Friday, October 12, 2007

QUICKtip: improve long-tail cast on with a KNOT

The long tail is the method I most use for casting on. (For the reasons I like it best, and for a tutorial on how to do long tail cast on, click here.) However, although it is my fave, the fact is that the larger the number of stitches to be cast on, the less accurate the estimation will be for the length of the tail.

I was pondering this for the nth time a couple of nights ago when a BIG idea jumped into my head--what if the tail were actually a separate piece of yarn? That would make long tail casting on far more feasible where LOTS of stitches are needed -- a man's sweater, the edge of a poncho, a shawl started along the long edge, a blanket. (Above) The easiest way to work this caper is to simply knot both ends of the skein of yarn together. On the upside, you could cast on eleventy-seven stitches and you'd never run out of yarn by allowing a too-short tail. On the downside, you'd have extra ends to work in, but the weaving-in method or the held together tail method from the 3-in-in TECHjoin should take care of the extra loose ends without too much trouble (and in flat garment knitting, you can use at least one of these tails, left long at each side, to seam the garment).

(Above) The "knotted stitch" does NOT figure into your stitch count--before knitting the second round, drop the "knotted stitch" right off the needle. The first true stitch now presents as the first stitch of the row.

Ordinarily, both strands of the long-tail cast on would be in the same color--the 2 colors are for illustration purposes only.

Addendum 10-13-07: A sharp-eyed reader, Talvi, wrote in the comments that I seem to have unvented provisional long tail cast on. And so I have--Talvi provided this link, and sure enough, there it is: a long tail cast on with a knot! Summarizing briefly, the idea of using long tail casting on with a knot as a provisional cast on would be to really and truly use two different colors of yarn, as in the illustration, and then pick out the bottom loops (red in the illustrations). This would leave the top loops (white) on the needles, and the tails of those white stitches could then be treated as stitches to be worked in the opposite direction.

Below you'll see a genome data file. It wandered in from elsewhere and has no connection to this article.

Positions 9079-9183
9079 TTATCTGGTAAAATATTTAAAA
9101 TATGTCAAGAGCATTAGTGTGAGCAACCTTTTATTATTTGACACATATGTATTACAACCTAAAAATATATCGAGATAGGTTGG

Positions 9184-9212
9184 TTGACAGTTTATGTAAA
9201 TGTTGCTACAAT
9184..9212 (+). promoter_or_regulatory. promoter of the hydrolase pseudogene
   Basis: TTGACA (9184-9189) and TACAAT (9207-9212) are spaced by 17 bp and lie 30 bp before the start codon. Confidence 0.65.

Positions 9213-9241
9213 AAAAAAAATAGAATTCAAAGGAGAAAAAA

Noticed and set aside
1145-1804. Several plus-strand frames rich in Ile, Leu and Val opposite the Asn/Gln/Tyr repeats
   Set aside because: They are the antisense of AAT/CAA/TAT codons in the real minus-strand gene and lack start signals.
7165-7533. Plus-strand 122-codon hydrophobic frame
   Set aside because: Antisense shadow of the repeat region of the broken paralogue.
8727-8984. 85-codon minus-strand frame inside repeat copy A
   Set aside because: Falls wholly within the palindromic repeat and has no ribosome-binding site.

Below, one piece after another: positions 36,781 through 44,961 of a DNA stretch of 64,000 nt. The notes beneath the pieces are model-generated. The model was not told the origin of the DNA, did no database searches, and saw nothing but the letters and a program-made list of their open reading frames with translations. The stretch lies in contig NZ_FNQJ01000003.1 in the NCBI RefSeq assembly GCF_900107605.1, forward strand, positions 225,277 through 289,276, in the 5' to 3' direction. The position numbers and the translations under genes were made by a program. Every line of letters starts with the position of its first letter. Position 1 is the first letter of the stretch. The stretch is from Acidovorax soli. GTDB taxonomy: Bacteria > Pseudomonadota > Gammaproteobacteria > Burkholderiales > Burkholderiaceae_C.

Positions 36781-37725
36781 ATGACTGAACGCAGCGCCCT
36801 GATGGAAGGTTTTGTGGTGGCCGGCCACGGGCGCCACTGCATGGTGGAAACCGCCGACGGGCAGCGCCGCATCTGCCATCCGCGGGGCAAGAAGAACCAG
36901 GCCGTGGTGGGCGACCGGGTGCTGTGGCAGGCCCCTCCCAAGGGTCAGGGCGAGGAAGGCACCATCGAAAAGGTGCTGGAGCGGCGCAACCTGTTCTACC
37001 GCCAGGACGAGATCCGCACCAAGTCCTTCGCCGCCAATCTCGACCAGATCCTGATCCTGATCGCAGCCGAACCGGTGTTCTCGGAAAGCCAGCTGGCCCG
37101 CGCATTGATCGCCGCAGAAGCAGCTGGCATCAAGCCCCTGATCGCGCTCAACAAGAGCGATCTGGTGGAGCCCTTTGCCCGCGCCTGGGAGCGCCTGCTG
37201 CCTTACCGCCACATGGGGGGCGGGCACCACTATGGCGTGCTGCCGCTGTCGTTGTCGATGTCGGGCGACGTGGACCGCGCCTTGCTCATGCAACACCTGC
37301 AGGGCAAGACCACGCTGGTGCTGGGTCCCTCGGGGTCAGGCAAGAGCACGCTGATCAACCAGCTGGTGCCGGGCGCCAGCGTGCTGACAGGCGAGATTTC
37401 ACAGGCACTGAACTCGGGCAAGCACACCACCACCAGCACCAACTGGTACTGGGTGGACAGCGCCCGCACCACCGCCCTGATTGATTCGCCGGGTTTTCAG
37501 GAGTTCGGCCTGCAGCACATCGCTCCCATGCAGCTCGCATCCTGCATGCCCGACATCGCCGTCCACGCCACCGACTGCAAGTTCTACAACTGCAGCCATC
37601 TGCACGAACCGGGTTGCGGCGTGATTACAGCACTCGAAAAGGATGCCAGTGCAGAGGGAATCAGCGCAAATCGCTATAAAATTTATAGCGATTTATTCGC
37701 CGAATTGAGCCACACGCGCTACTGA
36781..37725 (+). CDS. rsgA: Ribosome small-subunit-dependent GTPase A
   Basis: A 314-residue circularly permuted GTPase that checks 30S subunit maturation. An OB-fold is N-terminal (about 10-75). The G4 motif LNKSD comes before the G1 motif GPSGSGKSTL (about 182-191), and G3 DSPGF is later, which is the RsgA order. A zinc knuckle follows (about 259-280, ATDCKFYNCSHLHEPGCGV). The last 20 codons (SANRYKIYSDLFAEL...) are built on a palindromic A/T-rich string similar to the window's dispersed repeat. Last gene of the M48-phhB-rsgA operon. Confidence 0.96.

However ... as cool as long tail casting-on with a knot is, I personally would use it only where LOTS of stitches were wanted--I would not use it as a provisional cast on. Years ago I messed around with pulling out the bottom thread of conventional long tail cast on as a method of provisional cast on, and rejected it for these reasons:
  • 1. The bottom yarn is on the needle pretty tightly in long tail casting on (and this is equally true regardless of whether you cast on over one needle or two). It takes some determined picking (or cutting) to get it loose--as you can see from the diagram, the bottom yarn actually forms loops that double back on themselves.
  • 2. All that picking, plucking, snipping and pulling compromises the tension of first actual row of stitches, if not the actual integrity of the stitches themselves.
  • 3. There are better ways to provisionally cast on--methods that unzip more readily.
  • 4. Even if an actual method of provisionally casting on seems too much trouble, or too complicated to wrap one's mind around, a couple of rows or rounds in waste yarn is the easiest and best method of provisional cast on ever invented--the appearance of the first actual row or round of stitches is the VERY BEST with the waste yarn method because these stitches came from "inside" the fabric and have no tension issues at all.

However, as in all things knitting, your mileage may vary--using long tail casting on with a knot as a provisional cast on might work well for you despite the fact that it doesn't work well for me.
In any event, a REALLY BIG *THANK YOU* to Talvi for bringing up this information!

--TECHknitter
(You have been reading TECHknitting on: "use a knot to improve your long tail cast on.")

18 Comments:

Blogger La Cabeza Grande said...

Brilliant! The question of the estimating the cast on tail length has always deviled me for larger items. This method makes all that worry go away.

Thank you!

October 13, 2007 at 3:31 AM  
Anonymous Talvi said...

Looks like you've unvented long-tail provisional cast-on.

October 13, 2007 at 5:35 AM  
Blogger Ilene said...

What a great idea. I usually wrap the yarn around my needle 10 times, then work out how much yarn I need - and then I'm either over or under with my estimation. I'd rather sew in an extra join at the side than have to redo my cast on because I underestimated the yarn.

Thanks again for your super ideas.

October 13, 2007 at 9:02 AM  
Blogger --TECHknitter said...

Talvi: THANK YOU for the comment, and THANK YOU for the link. I amended the text of the original post to reflect your comment, and REALLY APPRECIATE your writing!
--TECHknitter

October 13, 2007 at 9:16 AM  
Blogger ashpags said...

Genius! I too prefer long-tail, and always end up casting on at least twice because the first length is off. Thank you! =)

October 13, 2007 at 10:08 AM  
Blogger Elizabeth said...

I feel silly, but I guess I just don't get how this solution is any better than a regular long-tail cast on. How does this fix the problem of estimating how much yarn you need? (I do like that it takes away that double loop, though!)